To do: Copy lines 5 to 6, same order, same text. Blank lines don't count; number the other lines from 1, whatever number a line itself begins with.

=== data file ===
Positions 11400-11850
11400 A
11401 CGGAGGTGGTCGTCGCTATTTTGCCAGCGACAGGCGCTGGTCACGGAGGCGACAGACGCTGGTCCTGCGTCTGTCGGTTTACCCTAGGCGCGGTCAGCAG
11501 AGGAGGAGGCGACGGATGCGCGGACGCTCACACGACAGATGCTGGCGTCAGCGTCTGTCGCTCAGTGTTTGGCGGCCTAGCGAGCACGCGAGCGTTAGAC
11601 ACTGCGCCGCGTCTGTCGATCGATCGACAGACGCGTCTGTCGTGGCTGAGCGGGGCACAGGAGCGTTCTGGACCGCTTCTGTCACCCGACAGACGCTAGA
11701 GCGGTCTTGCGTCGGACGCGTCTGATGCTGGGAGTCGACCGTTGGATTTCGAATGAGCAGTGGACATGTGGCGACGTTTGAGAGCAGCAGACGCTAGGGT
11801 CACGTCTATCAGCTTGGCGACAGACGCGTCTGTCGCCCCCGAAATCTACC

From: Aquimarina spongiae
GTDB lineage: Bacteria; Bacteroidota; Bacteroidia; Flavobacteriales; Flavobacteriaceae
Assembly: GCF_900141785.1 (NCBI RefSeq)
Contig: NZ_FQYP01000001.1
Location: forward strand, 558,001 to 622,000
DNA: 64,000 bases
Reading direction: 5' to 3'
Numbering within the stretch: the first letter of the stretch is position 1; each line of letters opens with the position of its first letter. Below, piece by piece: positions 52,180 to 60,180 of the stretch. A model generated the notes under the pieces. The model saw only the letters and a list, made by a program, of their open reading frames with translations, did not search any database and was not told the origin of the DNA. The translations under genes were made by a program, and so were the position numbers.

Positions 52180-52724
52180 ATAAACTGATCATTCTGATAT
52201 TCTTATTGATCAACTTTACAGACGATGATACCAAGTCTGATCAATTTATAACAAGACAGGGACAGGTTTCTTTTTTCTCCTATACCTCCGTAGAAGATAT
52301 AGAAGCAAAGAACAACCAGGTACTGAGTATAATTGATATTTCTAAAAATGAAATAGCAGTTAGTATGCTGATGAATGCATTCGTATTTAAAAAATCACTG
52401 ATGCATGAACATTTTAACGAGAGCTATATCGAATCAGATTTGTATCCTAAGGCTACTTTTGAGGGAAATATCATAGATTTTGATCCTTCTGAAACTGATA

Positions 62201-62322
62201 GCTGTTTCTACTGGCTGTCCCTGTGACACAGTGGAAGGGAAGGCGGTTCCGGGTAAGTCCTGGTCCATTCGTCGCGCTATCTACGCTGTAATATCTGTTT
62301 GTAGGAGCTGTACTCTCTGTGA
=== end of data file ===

11601 ACTGCGCCGCGTCTGTCGATCGATCGACAGACGCGTCTGTCGTGGCTGAGCGGGGCACAGGAGCGTTCTGGACCGCTTCTGTCACCCGACAGACGCTAGA
11701 GCGGTCTTGCGTCGGACGCGTCTGATGCTGGGAGTCGACCGTTGGATTTCGAATGAGCAGTGGACATGTGGCGACGTTTGAGAGCAGCAGACGCTAGGGT